> Home
> Rates and Registration
> Speakers
> Schedule
  More Details...
> Press
> Hotels/Travel
> Map/Parking
> See & Do
> Sponsors
> Participants
> Exhibitors
> Vendors
> Volunteers
> Affiliates (Banners)
Conference Bookstore
Related pages: > About the Conference
> Overview and Features
> Themes and Sections
> Friday Registration and Reception
  Conference Bookstore
> Collective Intelligence Dinner
> Networking and Participation
> Video and Audio Recordings 
> Read Ahead / Read After 


Five Hundred Browseworthy Books
on Understanding and Guiding Accelerating Change

Come early on Friday (4pm on), pick up discount coupons and our ACC2003 Booklist (linked below) at our conference registration desk in Tressider Lobby, and go peruse the following impressive selection of useful books, all available a few hundred yards away at Stanford Bookstore, the largest and best academic bookstore on the West Coast.

We have selected approximately 125 titles in each of our Science, Technology, Business, and Humanist conference themes, a total of 500 particularly insightful works, in a wide range of topical interests. We hope you find them helpful.

Science Titles

Technology Titles

Business Titles

Humanism Titles

Stanford Bookstore will also be running a Presenter's Bookstore, in Tressider Lobby on Saturday 12-6pm and Sunday 12-4pm, with selected works of our distinguished speakers.

Marcel Proust has said, "The real voyage of discovery consists not in seeking new landscapes, but in having new eyes."

ASF's goal is to promote better observation, measurement, understanding and guidance of the accelerations that are constantly occurring in our increasingly technological world. With better social foresight, we may distinguish kinds of accelerations that are continually renewed (e.g., computation) and those that are more periodic (e.g., economy, specific technologies and business models), the kinds we prefer (productivity, connectivity, compassion, security) and those we seek to avoid (destabilization, discrimination, nonsustainability).

There are many insights to be gained. Both Robert Shiller's Irrational Exuberance and Michael Alexander's Stock Cycles both elegantly forsaw the post-2000 financial market depression, using compelling and independent arguments. Periodic major recorrections are fundamental to any accelerating economy, especially after the initial overpromotion of broadly disruptive new technologies (railroads, automobiles, internet). SFI Economist Brian Arthur (Increasing Returns and Path Dependence in the Economy) has said that the real phase of applied acceleration occurs after the bubble, when more mature and much less expensive infrastructure can be deployed, and the profusion of initial entrants can strongly consolidate into a few strategic survivors. MIT management professor Charles Fine (Clockspeed) discusses the strategic advantage (under the right conditions) of reengineering supply chain and engineering process for acceleration, and many others have written on increasing impact of the internet on acceleration in the service and knowledge economies.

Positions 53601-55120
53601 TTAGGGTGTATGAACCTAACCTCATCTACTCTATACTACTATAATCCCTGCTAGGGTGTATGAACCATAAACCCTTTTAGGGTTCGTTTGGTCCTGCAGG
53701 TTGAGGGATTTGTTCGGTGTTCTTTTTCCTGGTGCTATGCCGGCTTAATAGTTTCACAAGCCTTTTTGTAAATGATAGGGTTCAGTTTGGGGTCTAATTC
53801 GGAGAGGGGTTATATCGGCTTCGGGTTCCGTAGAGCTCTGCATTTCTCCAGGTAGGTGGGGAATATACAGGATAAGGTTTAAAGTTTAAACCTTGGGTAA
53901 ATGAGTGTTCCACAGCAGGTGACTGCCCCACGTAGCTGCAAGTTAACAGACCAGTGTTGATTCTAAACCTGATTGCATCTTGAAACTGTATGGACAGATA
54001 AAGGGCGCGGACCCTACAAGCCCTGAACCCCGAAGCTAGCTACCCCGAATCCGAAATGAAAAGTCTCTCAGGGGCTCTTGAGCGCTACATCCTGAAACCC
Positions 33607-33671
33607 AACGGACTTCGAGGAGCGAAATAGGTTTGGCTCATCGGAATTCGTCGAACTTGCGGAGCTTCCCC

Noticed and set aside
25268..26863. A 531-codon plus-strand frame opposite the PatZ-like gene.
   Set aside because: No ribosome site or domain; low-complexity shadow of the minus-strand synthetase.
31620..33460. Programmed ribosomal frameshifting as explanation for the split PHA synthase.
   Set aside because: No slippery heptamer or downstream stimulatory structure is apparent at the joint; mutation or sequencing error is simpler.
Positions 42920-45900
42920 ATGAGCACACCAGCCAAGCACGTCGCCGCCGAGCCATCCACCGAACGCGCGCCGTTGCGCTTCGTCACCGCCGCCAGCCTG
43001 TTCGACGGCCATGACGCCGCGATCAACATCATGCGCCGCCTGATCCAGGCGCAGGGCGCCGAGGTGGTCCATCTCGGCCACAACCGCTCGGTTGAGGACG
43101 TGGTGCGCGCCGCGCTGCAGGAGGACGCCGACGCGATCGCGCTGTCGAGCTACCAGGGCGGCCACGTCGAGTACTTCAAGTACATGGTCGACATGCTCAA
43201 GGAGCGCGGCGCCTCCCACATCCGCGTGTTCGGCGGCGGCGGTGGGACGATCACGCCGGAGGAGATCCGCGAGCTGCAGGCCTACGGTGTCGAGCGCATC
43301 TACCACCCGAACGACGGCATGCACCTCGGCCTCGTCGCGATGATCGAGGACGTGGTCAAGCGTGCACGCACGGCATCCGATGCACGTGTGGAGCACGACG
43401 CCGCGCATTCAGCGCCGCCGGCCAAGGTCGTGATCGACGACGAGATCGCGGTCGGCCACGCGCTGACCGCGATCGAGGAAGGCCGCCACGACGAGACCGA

Does your business have a plan both for monitoring external acceleration (environmental scanning, competitive intelligence) and building internal resilience/robustness to accelerating change? Which of these works might substantially improve your big picture scientific understanding, technological outlook, business strategy, or social wisdom this year? Which will help you to see our existing markets, technologies, and cultural phenomena "with new eyes"?

Other titles to suggest for the ACC2003 booklist?

Send them to mail{at}accelerating.org. Thank you.





The real voyage of discovery consists not in seeking new landscapes, but in having new eyes.

Marcel Proust


Technology is becoming organic, nature is becoming technologic.

Brian Arthur


The past is a foreign country. They do things differently there.

L.P. Hartley





©2003 Acceleration Studies Foundation
Questions? Contact us